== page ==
Mathias Kiwanuka: NY Giant Is Poster Child for Growing Problem with NFL OLB's

Eli NachmanyCorrespondent IIINovember 21, 2011

EAST RUTHERFORD, NJ - NOVEMBER 20:  Steve Smith #11 of the Philadelphia Eagles scores on a 14-yard touchdown pass in the second quarter against Mathias Kiwanuka #94 of the New York Giants at MetLife Stadium on November 20, 2011 in East Rutherford, New Jersey.  (Photo by Patrick McDermott/Getty Images)
Patrick McDermott/Getty Images

While watching the Sunday Night Football game between the New York Giants and Philadelphia Eagles, I noticed a disturbing trend that is growing in the NFL.

The Eagles had just returned a punt all the way down to the Giants' 14-yard line and on the very next play, Vince Young found Steve Smith on a crossing route for a touchdown.

At least, that's what the untrained eye would have seen.

Watching the play closely, Smith runs a drag route through a "Cover 2" defense.

The Giants had been playing a loose Cover 2 the whole night and instead of funneling receivers to the inside, the Giants cornerbacks ran vertical with Eagle split ends.

On this play, the Giants' left corner Aaron Ross runs vertical with Eagle Riley Cooper.

Smith dragged across the defense, running right past Kiwanuka's face and catching the ball in stride. The former Giant Smith then turned it up and into the end zone for a touchdown.

Kiwanuka passed off Smith to a defender who wasn't even near the vicinity. This is a lapse in communication by Aaron Ross and, more importantly, thinking by Mathias Kiwanuka.

The linebacker's responsibility was either a curl-to-flat or hook-to-curl zone.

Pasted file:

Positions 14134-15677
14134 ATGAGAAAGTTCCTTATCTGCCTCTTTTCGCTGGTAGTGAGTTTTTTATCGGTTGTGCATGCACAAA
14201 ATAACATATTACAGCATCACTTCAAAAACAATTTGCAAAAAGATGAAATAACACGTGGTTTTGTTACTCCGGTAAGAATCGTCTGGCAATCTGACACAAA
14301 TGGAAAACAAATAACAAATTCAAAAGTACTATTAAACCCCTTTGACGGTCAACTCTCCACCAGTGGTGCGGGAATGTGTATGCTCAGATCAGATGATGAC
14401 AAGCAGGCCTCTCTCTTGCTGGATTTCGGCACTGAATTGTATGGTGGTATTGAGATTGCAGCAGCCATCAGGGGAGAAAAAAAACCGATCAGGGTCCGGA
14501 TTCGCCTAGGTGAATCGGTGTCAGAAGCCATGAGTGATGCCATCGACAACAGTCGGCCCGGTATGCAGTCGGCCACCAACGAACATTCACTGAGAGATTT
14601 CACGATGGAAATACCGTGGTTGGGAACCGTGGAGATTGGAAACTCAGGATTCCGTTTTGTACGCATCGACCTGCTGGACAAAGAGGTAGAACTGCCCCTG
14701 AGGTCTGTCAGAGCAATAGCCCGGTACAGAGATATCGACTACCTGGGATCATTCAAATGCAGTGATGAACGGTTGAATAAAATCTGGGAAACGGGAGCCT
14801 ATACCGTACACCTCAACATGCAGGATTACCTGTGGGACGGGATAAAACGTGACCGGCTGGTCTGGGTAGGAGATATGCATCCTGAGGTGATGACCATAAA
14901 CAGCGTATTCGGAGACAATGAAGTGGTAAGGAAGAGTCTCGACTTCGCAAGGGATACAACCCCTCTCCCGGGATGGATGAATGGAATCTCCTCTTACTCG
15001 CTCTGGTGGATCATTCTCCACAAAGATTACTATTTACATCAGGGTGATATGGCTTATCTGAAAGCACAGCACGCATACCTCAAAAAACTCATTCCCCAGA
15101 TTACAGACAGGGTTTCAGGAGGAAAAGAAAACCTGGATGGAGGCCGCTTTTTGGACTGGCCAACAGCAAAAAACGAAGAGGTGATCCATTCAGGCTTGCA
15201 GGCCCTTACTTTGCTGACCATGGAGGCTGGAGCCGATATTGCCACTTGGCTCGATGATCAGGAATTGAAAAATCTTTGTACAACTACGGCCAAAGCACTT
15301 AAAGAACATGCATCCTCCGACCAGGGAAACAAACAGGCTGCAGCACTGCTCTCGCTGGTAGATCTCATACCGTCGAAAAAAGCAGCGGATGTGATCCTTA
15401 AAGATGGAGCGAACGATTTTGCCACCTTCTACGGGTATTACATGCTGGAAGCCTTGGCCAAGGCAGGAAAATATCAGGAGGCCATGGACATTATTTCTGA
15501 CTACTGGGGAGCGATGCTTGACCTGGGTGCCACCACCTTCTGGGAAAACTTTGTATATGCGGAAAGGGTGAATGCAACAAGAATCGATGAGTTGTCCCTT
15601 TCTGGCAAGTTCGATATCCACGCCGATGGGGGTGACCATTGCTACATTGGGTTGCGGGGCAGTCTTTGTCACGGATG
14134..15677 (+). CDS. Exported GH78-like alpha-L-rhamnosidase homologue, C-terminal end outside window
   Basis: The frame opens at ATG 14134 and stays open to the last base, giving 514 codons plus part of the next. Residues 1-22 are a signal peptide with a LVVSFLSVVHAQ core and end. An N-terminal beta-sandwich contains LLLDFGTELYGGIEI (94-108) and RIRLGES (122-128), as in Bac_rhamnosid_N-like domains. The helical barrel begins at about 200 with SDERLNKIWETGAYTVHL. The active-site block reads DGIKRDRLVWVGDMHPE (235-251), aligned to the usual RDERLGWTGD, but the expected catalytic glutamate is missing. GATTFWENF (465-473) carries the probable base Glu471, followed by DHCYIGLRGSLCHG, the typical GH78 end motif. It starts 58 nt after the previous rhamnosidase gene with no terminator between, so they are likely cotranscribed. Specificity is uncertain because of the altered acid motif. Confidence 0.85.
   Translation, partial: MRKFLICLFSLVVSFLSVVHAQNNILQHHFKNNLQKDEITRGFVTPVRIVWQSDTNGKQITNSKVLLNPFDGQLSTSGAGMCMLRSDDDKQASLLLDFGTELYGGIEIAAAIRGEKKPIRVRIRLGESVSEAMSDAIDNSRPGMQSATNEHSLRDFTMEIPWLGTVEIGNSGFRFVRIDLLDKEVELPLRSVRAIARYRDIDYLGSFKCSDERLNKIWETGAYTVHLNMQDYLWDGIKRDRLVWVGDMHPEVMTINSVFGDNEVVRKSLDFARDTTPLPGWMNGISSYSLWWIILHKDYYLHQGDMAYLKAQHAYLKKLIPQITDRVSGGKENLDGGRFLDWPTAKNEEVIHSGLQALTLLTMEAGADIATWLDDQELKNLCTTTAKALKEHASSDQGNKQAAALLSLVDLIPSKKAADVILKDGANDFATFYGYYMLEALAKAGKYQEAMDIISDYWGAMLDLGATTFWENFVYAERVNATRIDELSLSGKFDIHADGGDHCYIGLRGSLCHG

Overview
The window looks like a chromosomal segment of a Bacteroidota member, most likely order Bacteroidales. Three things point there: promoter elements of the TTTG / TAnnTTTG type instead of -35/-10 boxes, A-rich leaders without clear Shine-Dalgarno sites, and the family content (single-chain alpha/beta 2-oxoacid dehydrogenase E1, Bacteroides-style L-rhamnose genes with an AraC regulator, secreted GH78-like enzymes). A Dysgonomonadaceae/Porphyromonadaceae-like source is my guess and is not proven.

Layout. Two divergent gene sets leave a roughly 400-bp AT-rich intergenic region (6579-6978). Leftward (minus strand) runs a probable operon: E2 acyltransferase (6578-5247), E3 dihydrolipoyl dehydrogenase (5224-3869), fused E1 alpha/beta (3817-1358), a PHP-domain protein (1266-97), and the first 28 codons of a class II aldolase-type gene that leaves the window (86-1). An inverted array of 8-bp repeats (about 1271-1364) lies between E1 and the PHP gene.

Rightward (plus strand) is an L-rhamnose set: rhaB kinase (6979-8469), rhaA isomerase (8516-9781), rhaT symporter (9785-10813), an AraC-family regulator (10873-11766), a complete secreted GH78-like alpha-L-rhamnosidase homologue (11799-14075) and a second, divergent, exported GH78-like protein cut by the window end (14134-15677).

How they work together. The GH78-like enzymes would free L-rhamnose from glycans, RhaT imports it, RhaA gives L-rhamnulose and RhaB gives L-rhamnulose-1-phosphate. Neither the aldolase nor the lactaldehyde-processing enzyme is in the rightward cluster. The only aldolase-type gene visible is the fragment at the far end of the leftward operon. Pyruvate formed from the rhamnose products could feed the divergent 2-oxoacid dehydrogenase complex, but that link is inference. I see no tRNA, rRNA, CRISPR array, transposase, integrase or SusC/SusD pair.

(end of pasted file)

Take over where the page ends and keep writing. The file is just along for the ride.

Either way, noticing no threats in his vicinity, Kiwanuka should have run with Smith and taken away the easy throw and touchdown.

That touchdown was Kiwanuka's fault.

This poor communication on Ross' part is overshadowed by the fact the Kiwanuka's coverage error marks a disturbing, developing trend in the NFL for outside linebackers.

EAST RUTHERFORD, NJ - NOVEMBER 20:  LeSean McCoy #25 of the Philadelphia Eagles
runs the ball in the first half against Aaron Ross #31 and Jason Pierre-Paul #90 of the New York Giants at MetLife Stadium on November 20, 2011 in East Rutherford, New Jersey.
Al Bello/Getty Images

Defensive coordinators are content to sacrifice necessary coverage skills for pass-rushing ability.

Simply put, these outside linebackers can't cover.

Instead of standing up a defensive end and making him a 4-3 outside linebacker, defensive coordinators like Perry Fewell need to be aware that they need to put true linebackers in that spot.

Kiwanuka was beat in space by a quicker receiver and looked lost in his pass drop.

The young Giant "linebacker" is really a defensive end and belongs on the line of scrimmage with his hand in the dirt, rushing the quarterback.

I know, the Giants have Justin Tuck and Osi Umenyiora and Jason Pierre-Paul, but at least make sure that the guys out there to cover receivers can actually cover receivers.

The trend strikes me as disturbing because blitz-hungry coordinators are sacrificing ability in coverage and making the passing game too easy.

Kiwanuka's slow feet and lack of pass-drop skills marked him for failure and he became a liability in coverage.

It won't show up in the paper or the box score, but Kiwanuka was one of the reasons that the Giants lost this game.

It may sound like I'm ripping on Kiwanuka, but my real problem lies with defensive coordinator Perry Fewell.

Fewell doesn't understand that this big, cumbersome linebacker is not made to cover in space and is certainly not meant to be anywhere but the line of scrimmage unless he's in the backfield making a tackle.

Kiwanuka is a talented football player and I think he did a fantastic job against the run Sunday night. I just don't see him as a linebacker going forward, especially in this Cover 2 that the Giants like to run.

Look for this trend to continue as the season goes on and be on the lookout for pass-rushing linebackers misplaced in some sort of zone coverage for the rest of the year.